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Film about Japanese teachers highlights their opposition to suppression

Tokyo, January 12 (ENInews)--A new Japanese film highlights the struggles of a Christian music teacher and two former teachers to defend their beliefs, including their disagreement with the compulsory singing of the national anthem in schools.

Scheduled to be shown in Tokyo from 14 to 27 January and in Osaka from 28 January to 17 February, and available on a Japanese-language DVD, the film, "True to Myself," was shown with English subtitles at the Yamagata International Documentary Film Festival in Japan last October. The director, Toshikuni Doi, hopes to make it available on an English-language DVD and YouTube video by March.

"[The film] is a record of the 'way of life' of the three teachers who struggle in dignity to resist Japanese society leaning to the right and returning to the prewar period," said Doi.

Miwako Sato, a music teacher and a member of the United Church of Christ in Japan, said she wants to raise awareness about the enforced use in Japanese schools since 1999 of the national flag and anthem, known as Kimigayo.

Critics say it violates Japan's postwar constitutional freedom of thought, conscience, religion, and education, because the anthem and flag were symbols of the quasi-religious militarism under the emperor. Sato told ENInews she sees the country's emperor system as "a pyramid of status discrimination" and idolatry worship.

Sato is opposed to the emperor system mostly because her late father, who was a prisoner of war before he devoted himself to life as a pastor in the cause of peace, told her that "unless you resist the emperor system, not only the country of Japan but you will also be judged by God."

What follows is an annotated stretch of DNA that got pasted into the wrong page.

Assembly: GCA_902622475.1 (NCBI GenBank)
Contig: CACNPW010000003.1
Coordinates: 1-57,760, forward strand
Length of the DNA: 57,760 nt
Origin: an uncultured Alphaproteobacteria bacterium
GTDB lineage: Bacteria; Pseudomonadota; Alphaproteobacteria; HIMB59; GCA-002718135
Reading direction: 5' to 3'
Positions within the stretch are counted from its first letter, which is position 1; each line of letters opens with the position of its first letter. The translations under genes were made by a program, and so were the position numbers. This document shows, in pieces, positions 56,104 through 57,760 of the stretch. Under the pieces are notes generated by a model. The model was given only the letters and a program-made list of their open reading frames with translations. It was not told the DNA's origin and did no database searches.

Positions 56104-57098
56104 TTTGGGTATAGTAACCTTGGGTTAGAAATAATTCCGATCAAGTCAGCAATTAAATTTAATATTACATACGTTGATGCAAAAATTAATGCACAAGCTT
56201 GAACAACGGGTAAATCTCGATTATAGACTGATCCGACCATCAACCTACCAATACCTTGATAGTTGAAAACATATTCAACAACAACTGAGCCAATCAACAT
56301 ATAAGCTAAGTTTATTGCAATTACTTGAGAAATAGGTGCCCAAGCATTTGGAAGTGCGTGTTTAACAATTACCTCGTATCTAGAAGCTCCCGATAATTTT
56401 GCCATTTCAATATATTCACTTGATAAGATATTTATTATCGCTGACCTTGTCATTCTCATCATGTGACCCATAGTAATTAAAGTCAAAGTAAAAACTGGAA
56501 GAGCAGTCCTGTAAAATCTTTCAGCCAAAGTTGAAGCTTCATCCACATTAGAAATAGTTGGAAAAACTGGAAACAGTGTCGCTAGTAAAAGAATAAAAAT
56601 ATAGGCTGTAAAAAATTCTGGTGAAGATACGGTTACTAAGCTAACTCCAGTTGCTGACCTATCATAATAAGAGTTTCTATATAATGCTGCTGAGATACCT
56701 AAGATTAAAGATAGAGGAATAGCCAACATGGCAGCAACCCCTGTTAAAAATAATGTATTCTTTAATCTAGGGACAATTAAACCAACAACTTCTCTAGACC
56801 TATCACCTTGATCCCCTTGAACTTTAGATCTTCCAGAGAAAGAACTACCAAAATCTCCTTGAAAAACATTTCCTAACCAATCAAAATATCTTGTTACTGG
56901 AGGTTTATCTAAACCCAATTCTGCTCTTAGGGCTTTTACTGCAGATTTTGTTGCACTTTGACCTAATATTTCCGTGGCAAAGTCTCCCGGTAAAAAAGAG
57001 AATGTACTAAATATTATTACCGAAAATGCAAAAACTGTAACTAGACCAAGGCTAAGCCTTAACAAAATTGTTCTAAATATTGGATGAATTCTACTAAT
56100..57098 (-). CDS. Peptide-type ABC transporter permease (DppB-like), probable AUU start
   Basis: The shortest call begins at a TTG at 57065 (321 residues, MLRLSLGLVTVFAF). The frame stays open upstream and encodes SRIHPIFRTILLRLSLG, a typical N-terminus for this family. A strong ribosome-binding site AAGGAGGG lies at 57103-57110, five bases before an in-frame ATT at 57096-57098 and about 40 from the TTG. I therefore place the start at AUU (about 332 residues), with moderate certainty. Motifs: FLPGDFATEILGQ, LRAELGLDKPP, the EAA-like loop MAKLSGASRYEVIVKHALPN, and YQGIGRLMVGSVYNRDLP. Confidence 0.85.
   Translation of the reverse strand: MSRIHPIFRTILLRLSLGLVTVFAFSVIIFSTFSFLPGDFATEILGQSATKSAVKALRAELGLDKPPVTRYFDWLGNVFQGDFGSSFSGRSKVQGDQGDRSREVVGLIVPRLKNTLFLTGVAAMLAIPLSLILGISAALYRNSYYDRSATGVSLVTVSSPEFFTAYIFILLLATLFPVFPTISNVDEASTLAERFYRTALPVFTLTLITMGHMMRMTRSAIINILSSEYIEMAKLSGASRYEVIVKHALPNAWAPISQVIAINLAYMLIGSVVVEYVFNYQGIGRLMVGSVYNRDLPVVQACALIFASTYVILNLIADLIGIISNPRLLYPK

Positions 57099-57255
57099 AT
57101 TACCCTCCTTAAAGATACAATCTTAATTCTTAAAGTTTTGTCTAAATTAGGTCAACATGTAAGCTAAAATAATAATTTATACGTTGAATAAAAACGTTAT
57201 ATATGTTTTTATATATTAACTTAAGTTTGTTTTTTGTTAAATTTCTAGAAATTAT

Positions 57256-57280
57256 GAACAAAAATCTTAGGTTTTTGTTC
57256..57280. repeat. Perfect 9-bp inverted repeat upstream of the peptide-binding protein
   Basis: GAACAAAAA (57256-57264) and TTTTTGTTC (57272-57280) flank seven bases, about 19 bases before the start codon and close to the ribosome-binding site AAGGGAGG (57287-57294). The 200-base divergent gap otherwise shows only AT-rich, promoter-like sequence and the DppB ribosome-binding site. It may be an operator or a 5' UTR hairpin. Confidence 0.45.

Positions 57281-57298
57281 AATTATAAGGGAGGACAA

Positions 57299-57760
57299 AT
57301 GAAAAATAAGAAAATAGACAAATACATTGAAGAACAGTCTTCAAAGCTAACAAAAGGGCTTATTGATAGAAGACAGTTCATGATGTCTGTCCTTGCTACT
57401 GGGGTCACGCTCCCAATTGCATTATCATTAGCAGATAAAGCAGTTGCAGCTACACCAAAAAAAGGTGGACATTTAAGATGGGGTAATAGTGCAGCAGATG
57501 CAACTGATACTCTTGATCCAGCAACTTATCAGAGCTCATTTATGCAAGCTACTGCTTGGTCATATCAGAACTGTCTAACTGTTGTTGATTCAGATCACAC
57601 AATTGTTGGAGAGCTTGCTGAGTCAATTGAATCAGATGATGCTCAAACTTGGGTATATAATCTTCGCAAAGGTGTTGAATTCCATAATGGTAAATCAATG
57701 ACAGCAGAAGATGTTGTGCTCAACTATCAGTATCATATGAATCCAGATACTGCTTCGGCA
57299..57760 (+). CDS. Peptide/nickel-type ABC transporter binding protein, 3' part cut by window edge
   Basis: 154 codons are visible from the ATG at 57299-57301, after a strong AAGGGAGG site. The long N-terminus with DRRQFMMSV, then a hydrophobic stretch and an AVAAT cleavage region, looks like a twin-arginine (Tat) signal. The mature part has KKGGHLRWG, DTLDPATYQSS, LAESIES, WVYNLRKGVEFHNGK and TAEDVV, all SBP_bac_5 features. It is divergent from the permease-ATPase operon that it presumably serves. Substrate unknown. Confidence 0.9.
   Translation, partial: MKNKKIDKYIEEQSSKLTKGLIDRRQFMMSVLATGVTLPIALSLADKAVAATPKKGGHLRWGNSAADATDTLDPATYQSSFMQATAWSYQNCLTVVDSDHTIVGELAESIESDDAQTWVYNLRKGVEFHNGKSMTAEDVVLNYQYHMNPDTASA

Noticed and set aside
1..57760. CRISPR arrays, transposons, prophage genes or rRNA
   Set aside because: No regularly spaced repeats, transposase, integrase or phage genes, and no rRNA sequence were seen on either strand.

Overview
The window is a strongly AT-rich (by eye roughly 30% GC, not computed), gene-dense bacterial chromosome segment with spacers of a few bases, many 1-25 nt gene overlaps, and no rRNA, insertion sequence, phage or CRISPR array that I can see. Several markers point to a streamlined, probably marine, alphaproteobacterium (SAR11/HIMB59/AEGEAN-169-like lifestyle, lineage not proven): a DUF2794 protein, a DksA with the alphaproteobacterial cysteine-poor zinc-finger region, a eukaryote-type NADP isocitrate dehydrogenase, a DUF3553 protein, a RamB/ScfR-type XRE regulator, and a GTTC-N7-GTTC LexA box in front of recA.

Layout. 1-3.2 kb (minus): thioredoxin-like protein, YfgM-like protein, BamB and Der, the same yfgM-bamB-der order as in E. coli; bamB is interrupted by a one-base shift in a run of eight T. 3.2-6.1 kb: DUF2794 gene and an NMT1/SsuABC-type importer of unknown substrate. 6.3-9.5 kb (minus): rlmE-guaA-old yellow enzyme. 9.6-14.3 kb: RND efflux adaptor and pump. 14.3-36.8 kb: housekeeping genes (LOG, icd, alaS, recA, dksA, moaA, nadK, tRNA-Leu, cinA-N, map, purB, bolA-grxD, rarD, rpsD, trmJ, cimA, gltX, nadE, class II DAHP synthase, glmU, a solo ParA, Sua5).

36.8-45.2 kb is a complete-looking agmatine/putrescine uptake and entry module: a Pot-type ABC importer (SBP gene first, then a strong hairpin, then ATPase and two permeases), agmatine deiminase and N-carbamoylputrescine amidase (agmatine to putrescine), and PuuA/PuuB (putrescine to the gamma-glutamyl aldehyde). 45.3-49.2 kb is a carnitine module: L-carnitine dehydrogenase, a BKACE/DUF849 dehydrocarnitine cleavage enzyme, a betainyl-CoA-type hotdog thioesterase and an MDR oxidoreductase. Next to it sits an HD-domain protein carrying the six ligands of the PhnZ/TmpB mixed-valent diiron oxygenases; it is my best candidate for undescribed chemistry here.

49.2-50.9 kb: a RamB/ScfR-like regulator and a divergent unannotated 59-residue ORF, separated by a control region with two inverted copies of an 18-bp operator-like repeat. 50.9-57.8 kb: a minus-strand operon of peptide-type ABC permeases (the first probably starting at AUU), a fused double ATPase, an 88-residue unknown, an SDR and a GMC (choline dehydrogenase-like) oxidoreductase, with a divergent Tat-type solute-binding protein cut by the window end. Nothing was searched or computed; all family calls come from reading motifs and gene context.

"I sincerely hope that the film will be distributed to the world's Christian communities," she told ENInews. "Our efforts within Japan have reached their limits. I want external pressures from abroad," she told journalists at a December news conference.

One of the former teachers, Nobuo Dohi, sued the Tokyo education board in 2009 for dismissing him from his position as a high school headmaster for his protest against the board's regulation of speech at teachers' meetings at the school.

The other former teacher, Kimiko Nezu, sued the Tokyo education board, personnel board, and the governor in 2007 for suspending her for six months after she refused to stand when the anthem was sung at her school's admission and graduation ceremonies.

Dohi and Nezu hope people in Asia will see the film to gain insight about Japan's democracy.

This article was corrected on January 17.

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